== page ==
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Emerg Med J. 2007 October; 24(10): 689.
PMCID: PMC2658430

Can UK emergency departments serve our children better?

In 1999 a set of standards was published by an intercollegiate working party, under the auspices of the Royal College of Paediatrics and Child Health (RCPCH). Accident and emergency services for children,1 often known as “the red book”, contained recommendations which were practical and feasible, so that the guidance was used widely among emergency physicians, emergency nurses and many inspection bodies, including the Healthcare Commission.

SERVICES FOR CHILDREN

So where are we 8 years on? In May 2007 the Intercollegiate Committee published a second edition, renamed Services for children in emergency departments.2 Much change has occurred in UK emergency departments (EDs) since 1999, so that while the principles of the original document still hold true, much of the operational detail needed to be re‐written. The changes of the government 4 h emergency target, Modernising Medical Careers, and the coming of age of Paediatric Emergency Medicine (PEM) as a sub‐speciality have changed the landscape in a relatively short space of change. Are children getting a better service? I think so.

Shortly after publication of the original document, capital assistance from the UK government was granted to EDs to set aside areas for children, to protect them from the sights and sounds of disturbed or unwell adults. Many EDs topped this up with charitable funds, so that some sort of facility is now commonplace. Sadly in some cases these are pleasant but empty “white elephants” due to lack of staff. Others range from a small area with a couple of toys near the main waiting room, to separate waiting and treatment facilities. Some have created specific areas for toddlers, school‐aged children and adolescents. Few EDs operate these facilities 24 h a day—these services are restricted to the children's hospitals, and the few general hospital EDs which have sufficient paediatric attendances to run an overnight service.

A mainstay of the document is to emphasise that all staff who may have to treat children should have the basic competencies to deal with children to the same standard as when dealing with adult patients. This is more about equality than children being special or precious.

COMPETENCIES FOR PEM TRAINING

Since 1999 consultants from the College of Emergency Medicine and RCPCH worked collaboratively to develop competencies for PEM training for registrars in EM and in paediatrics. These are available on both College websites. Sub‐specialisation in PEM can now be recognised as a qualification on the Certificate of Completion of Training for trainees from either background. Around 14 sites are able to offer the training programme (see the Association of Paediatric Emergency Medicine website for useful information: www.apem.me.uk). These developments took time, so demand for such consultants still outstrips supply, and has lagged behind the targets set in the 1999 document. The current recommendations are that EDs seeing more than 16 000 children per year should employ a consultant with PEM training. If an ED of this size has on‐site in‐patient children's services, there should also be a paediatric consultant with PEM training. For smaller EDs an emergency medicine consultant and a paediatric consultant (even if off‐site) should have designated liaison responsibilities.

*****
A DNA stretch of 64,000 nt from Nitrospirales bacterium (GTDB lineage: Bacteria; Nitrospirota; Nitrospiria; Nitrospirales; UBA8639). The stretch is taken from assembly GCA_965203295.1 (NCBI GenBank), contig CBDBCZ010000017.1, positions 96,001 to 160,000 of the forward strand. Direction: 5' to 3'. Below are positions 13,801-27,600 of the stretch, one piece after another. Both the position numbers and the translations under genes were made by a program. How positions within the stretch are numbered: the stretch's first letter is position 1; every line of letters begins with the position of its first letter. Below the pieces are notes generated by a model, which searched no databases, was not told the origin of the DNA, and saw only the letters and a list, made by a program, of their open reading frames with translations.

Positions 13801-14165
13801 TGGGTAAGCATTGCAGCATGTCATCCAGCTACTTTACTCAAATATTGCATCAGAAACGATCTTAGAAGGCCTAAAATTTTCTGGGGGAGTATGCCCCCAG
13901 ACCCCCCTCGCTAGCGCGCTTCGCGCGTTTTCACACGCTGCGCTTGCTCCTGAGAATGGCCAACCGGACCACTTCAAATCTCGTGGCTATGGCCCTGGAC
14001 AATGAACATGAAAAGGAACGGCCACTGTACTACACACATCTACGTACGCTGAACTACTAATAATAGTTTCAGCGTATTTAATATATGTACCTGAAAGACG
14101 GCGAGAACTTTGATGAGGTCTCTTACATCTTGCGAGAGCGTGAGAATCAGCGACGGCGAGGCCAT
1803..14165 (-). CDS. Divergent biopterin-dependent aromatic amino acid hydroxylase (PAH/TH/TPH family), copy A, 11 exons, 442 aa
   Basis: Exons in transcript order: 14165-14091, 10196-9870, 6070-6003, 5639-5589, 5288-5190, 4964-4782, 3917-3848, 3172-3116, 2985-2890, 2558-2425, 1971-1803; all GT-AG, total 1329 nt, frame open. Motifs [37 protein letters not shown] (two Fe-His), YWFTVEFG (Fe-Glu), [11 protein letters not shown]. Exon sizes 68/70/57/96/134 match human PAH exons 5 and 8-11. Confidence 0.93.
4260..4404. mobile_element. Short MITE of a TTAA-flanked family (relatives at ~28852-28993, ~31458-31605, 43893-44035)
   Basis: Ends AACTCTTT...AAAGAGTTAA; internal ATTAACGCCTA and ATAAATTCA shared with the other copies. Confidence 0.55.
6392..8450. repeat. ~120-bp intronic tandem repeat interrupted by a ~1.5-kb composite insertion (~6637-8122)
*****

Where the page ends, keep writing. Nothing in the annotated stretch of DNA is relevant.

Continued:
The situation for nursing staffing is less rosy. Many hospitals have been unable to support training for ED nurses to reach the level of RN[Child]. Children's nurses working in EDs need to learn emergency skills. The Faculty of Emergency Nursing has produced some excellent competencies at various levels, which combine the skillsets of emergency medicine and paediatrics, to encourage the type of nurse we would all like in our EDs. Unfortunately cross‐speciality and financial support can be a practical obstacle. Readers are best advised to study the competencies in conjunction with senior ED nurses, and work out a local solution.

Probably the biggest current threat to improved services for children is the reconfiguration of emergency and urgent care services. The committee therefore chose to expand the remit of the document to make recommendations for walk‐in centres, primary care centres, minor injury units, etc, and also for commissioners considering closure of EDs or paediatric units, to recommend that adequate services for the child population are considered within a regional network of care.

Ambulance services are mentioned. There are specific sections in the document relating to sudden unexpected death in infancy, major incident planning, information technology, training, research and child protection.

Copies are available from http://www.bmj.com/cgi/content/full/330/7482/73 and from http://www.rcpch.ac.uk/Health‐Services/Emergency‐Care. We hope the document will be useful to all practitioners and organisations trying to improve emergency care for children.

Footnotes

Competing interests: None declared.

References

1. Royal College of Paediatrics and Child Health Accident and emergency services for children: report of multidisciplinary working party. London: RCPCH, June, 1999
2. Royal College of Paediatrics and Child Health Services for children in emergency departments: report of the intercollegiate committee for services for children in the emergency department. London: RCPCH, April, 2007

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